Of the three, Born favoured the law of the place where the lawyer is qualified to practice. External lawyers are often more alert to issues of privilege, and should be well-placed to consider such issues from the perspective of their own legal system. On the other hand, the law of the place where the client is based may present certain difficulties, given that the client may have, as multinational companies often do, multiple regional representative offices across the globe. Of the three tests, Born favoured the law of the origin of communication the least. In his opinion, the place where the communication is made is often fortuitious (and not intended by parties), and as such has little place in the resolution of international disputes.
The 'most favoured nation' approach
In contrast, the 'most favoured nation' approach requires the tribunal to choose the law which offers the most extensive privilege protection to the parties. In short, the 'most favoured nation' approach appears to guarantee that parties' minimum expectations as to the boundaries of privilege are met. Consequently, and perhaps inevitably, this may go on to grant greater privilege protection to a party who may not be expecting it.
Born also considered the 'most protective privilege' or 'most favoured nation' rule, which is preferred by practitioners. His view is that there is only a "superficial appeal" to this approach, as it is difficult to justify granting one party legal rights that it would not otherwise possess simply because its opponent enjoys them. However, he admits that it would be unfair to permit one party to rely on national privilege rules as a reason to withhold relevant materials from disclosure while requiring a counterparty to produce what are arguably similarly situated documents.
The International Bar Association (IBA) 2010 Rules on the Taking of Evidence (the IBA Rules) arguably came closest to creating an international standard on how disputes over privilege should be resolved. The IBA Rules state that an arbitral tribunal must account for "the expectations of the parties and their advisors at the time the legal impediment or privilege is said to have arisen". However, the tribunal must equally consider "the need to maintain fairness and equality as between the parties" when each is subject to different legal and ethical rules. This appears to lend support to the 'most protective privilege rule' in international arbitration.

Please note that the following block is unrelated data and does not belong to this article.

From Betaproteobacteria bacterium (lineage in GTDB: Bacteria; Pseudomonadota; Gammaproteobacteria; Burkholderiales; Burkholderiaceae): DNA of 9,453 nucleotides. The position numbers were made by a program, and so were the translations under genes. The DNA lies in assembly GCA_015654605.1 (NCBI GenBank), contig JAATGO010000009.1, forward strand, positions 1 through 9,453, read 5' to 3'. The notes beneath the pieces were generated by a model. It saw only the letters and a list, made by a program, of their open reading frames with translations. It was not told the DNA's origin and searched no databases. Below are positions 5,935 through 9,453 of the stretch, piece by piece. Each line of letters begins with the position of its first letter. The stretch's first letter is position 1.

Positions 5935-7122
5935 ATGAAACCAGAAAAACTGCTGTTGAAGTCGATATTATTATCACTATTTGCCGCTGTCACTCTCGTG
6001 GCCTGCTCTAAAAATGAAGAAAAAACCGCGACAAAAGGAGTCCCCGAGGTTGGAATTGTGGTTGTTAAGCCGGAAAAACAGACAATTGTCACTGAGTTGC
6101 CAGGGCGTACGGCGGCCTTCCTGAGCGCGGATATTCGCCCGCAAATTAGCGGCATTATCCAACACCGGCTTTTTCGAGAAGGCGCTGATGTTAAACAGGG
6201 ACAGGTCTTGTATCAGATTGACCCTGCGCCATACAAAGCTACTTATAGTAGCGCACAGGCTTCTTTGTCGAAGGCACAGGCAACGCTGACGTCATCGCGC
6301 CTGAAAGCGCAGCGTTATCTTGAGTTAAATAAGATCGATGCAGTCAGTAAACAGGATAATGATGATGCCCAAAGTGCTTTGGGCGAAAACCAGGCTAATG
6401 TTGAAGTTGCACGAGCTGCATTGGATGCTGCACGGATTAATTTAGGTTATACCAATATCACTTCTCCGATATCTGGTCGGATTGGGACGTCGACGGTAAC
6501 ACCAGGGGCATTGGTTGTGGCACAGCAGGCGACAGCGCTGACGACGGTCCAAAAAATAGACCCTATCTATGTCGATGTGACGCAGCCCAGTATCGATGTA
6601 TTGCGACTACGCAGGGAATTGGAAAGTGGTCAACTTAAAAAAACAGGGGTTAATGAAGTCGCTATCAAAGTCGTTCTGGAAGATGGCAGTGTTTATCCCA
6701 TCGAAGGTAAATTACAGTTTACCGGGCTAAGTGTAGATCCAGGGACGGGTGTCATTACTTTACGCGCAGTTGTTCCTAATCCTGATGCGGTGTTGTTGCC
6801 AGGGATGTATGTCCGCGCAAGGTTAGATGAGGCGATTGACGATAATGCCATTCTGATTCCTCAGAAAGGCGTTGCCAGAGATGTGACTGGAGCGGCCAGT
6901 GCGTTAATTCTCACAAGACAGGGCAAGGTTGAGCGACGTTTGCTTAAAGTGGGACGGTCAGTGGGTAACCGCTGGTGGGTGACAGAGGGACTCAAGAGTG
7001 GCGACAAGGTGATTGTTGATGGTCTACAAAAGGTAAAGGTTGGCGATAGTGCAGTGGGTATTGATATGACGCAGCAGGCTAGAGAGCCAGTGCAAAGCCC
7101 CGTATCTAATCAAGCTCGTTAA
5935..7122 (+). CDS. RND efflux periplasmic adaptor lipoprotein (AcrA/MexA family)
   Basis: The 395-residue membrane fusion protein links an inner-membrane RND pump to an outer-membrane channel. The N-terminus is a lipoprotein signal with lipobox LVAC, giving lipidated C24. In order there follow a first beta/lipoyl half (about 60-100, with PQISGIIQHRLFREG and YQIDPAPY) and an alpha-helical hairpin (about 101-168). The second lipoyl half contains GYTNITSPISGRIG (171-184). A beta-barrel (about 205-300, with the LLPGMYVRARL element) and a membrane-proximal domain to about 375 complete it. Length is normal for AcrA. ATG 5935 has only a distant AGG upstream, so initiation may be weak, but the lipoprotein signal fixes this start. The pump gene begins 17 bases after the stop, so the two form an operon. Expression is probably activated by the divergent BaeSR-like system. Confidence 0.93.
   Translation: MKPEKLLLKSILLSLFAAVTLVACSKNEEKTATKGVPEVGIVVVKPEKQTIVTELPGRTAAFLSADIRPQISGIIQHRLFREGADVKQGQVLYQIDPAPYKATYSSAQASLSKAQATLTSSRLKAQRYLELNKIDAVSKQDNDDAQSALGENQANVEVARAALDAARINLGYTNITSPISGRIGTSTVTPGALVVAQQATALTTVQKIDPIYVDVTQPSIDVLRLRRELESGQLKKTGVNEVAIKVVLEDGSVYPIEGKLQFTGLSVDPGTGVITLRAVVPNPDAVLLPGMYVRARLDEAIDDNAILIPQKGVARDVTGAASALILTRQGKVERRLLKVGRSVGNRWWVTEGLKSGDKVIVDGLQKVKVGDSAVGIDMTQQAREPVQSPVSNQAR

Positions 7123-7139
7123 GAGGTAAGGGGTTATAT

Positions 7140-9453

To go back to our scenario, if the most protective privilege rule is adopted by the arbitral tribunal, the Singaporean company would likely be entitled to rely on its expectation that the documents would be privileged - but it would not then be entitled to compel disclosure of similar documents from its Swiss counterpart.
While academics like Gary Born appear to frown upon the most protective privilege rule for being a tool of rough justice lacking in analytical basis, our view is it would be practical for parties and tribunals to consider adopting the 'most favoured nation' approach. The savings in time and costs from not having parties and arbitral tribunal tussle over the sticky problem of privilege do appear to go some way in promoting expediency and cost-effectiveness in international arbitrations.
Research by Wynne Tay and Jason Yong, international arbitration experts at Pinsent Masons, the law firm behind Out-Law.